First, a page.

Gun violence has been splayed across front pages with alarming frequency lately: the movie theater killings in Colorado, the Sikh temple shootings in Wisconsin, the gunfire outside the Empire State Building and more. Guns are used in two-thirds of homicides, according to the FBI. But the murder rate is less than half what it was two decades ago.
Neither Obama nor Romney has had much to say about guns during the campaign. Obama hasn't pushed gun control measures as president; Romney says new gun laws aren't needed.
It's getting harder to argue that stricter gun laws are needed when violent crime has been decreasing without them.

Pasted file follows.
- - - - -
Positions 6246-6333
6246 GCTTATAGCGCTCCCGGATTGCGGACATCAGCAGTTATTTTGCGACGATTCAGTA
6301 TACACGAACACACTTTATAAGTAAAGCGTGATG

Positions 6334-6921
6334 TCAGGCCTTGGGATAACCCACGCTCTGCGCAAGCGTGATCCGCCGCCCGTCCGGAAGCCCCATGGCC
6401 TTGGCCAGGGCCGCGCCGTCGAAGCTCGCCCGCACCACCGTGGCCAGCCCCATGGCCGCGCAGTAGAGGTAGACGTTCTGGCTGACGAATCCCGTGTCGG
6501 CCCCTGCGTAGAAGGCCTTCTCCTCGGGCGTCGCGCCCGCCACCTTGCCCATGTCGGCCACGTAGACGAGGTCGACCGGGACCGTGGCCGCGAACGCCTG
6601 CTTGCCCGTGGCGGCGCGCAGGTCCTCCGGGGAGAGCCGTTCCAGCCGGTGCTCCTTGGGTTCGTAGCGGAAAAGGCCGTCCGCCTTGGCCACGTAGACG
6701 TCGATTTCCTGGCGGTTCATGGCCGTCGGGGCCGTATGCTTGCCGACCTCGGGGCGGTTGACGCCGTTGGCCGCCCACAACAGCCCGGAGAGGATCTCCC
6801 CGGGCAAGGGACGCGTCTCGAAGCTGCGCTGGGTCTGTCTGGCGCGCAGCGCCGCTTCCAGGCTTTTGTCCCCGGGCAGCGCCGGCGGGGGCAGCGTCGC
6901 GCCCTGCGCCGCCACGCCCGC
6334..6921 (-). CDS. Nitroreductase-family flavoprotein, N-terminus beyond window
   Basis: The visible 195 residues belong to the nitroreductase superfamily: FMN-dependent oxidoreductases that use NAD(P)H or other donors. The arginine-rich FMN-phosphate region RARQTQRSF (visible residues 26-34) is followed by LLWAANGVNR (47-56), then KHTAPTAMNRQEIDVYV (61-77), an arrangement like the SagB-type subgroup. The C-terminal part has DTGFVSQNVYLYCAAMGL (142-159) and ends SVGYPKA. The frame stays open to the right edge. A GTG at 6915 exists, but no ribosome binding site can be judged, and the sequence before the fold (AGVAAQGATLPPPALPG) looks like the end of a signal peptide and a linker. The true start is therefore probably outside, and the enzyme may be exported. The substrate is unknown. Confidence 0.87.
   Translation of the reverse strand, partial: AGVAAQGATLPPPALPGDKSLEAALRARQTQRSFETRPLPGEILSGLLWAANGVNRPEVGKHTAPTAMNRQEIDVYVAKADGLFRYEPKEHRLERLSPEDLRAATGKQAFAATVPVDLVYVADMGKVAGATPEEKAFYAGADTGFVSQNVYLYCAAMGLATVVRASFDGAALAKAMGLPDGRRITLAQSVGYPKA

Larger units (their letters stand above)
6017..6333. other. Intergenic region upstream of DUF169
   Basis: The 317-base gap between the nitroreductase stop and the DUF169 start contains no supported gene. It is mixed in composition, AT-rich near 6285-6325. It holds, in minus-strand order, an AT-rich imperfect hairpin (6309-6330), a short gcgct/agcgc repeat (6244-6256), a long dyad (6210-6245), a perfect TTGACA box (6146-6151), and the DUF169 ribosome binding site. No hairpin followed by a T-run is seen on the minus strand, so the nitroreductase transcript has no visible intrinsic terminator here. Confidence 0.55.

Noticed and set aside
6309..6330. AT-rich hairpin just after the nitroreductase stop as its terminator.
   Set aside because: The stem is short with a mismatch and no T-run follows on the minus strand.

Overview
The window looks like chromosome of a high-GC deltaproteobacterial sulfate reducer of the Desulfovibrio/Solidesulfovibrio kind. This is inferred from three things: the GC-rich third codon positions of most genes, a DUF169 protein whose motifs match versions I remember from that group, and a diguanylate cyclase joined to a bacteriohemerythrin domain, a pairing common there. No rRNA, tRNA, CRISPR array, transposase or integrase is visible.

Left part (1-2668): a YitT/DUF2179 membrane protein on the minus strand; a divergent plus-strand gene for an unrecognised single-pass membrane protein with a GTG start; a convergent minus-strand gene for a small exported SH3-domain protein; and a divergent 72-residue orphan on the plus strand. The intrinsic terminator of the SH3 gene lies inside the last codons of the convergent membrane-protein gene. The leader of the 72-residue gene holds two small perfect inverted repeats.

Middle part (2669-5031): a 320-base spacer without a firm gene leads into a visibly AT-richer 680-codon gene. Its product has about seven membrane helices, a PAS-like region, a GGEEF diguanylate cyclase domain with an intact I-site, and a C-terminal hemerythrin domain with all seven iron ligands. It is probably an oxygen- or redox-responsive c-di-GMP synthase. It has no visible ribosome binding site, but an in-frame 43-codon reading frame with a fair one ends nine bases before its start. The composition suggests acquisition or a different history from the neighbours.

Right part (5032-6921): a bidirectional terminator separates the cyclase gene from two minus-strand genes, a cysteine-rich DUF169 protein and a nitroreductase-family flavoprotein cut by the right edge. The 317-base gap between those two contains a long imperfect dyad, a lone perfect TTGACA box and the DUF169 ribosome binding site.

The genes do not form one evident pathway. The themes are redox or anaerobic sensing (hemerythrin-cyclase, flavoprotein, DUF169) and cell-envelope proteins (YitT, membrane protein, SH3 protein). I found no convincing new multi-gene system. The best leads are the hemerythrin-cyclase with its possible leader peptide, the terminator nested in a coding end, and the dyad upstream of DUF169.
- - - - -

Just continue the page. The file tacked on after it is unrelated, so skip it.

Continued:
But the next president may well fill at least one Supreme Court seat, and the court is narrowly divided on gun control. An Obama appointee could be expected to be friendlier to gun controls than would a Romney nominee.
This undated photograph released by the Maine State Police shows weapons gathered from the home and vehicle of Timothy Courtois, of Biddeford, Maine, who was arrested Sunday, July 22, 2012 on charges of having a concealed weapon and speeding on the Maine Turnpike. Found in his car were an assault weapon, four handguns and several boxes of ammunition.† A search of his home revealed several additional weapons, including a machine gun, and thousands of rounds of ammunition. Courtois told authorities he was on his way to Derry, N.H., to shoot a former employer. He also said he had attended the Batman movie the previous night. (AP Photo/Maine State Police)